Rationale: Epidemiological evidence indicates that exposures to fine particulate matter air pollution (PM2.5) contribute to global burden of disease, primarily as a result of increased risk of cardiovascular morbidity and mortality. However, mechanisms by which PM2.5 exposure induces cardiovascular injury remain unclear. PM2.5-induced endothelial dysfunction and systemic inflammation have been implicated, but direct evidence is lacking.
Objective: To examine whether acute exposure to PM2.5 is associated with endothelial injury and systemic inflammation.
Methods and results: Blood was collected from healthy, nonsmoking, young adults during 3 study periods that included episodes of elevated PM2.5 levels. Microparticles and immune cells in blood were measured by flow cytometry, and plasma cytokine/growth factors were measured using multiplexing laser beads. PM2.5 exposure was associated with the elevated levels of endothelial microparticles (annexin V+/CD41-/CD31+), including subtypes expressing arterial-, venous-, and lung-specific markers, but not microparticles expressing CD62+. These changes were accompanied by suppressed circulating levels of proangiogenic growth factors (EGF [epidermal growth factor], sCD40L [soluble CD40 ligand], PDGF [platelet-derived growth factor], RANTES [regulated on activation, normal T-cell-expressed and secreted], GROα [growth-regulated protein α], and VEGF [vascular endothelial growth factor]), and an increase in the levels of antiangiogenic (TNFα [tumor necrosis factor α], IP-10 [interferon γ-induced protein 10]), and proinflammatory cytokines (MCP-1 [monocyte chemoattractant protein 1], MIP-1α/β [macrophage inflammatory protein 1α/β], IL-6 [interleukin 6], and IL-1β [interleukin 1β]), and markers of endothelial adhesion (sICAM-1 [soluble intercellular adhesion molecule 1] and sVCAM-1 [soluble vascular cellular adhesion molecule 1]). PM2.5 exposure was also associated with an inflammatory response characterized by elevated levels of circulating CD14+, CD16+, CD4+, and CD8+, but not CD19+ cells.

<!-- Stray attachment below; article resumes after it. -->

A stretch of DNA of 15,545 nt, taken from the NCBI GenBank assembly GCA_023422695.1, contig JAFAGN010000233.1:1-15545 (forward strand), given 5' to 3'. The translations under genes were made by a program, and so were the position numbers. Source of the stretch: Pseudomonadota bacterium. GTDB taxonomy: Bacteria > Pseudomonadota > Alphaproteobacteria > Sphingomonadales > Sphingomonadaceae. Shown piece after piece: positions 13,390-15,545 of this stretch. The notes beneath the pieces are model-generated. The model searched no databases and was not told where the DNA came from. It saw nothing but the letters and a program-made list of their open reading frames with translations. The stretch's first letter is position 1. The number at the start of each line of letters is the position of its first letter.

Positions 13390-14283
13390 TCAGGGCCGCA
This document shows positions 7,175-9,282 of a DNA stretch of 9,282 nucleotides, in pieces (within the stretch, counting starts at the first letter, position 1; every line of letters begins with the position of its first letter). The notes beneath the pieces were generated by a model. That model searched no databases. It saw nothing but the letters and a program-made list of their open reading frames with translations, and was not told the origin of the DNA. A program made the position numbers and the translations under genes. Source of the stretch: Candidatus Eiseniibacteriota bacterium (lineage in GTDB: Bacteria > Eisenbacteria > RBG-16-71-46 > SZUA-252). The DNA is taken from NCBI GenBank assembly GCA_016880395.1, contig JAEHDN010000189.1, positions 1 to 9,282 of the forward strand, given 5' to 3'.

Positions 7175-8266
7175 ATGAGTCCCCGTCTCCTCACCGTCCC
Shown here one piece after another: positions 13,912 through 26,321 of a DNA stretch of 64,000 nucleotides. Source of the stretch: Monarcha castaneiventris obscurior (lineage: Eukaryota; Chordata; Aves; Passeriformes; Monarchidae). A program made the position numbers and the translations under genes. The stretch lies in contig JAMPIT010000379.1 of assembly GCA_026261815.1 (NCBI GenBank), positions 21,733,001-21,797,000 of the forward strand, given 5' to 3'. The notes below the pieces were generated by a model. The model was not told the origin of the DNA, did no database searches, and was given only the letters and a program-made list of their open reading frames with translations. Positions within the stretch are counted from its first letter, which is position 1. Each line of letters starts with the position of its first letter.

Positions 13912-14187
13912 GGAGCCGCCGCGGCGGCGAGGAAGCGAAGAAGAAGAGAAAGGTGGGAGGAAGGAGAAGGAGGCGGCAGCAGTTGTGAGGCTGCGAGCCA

Conclusions: Episodic PM2.5 exposures are associated with increased endothelial cell apoptosis, an antiangiogenic plasma profile, and elevated levels of circulating monocytes and T, but not B, lymphocytes. These changes could contribute to the pathogenic sequelae of atherogenesis and acute coronary events.
Keywords: air pollution; cardiovascular disease; inflammation; particulate matter; vascular disease.
© 2016 American Heart Association, Inc.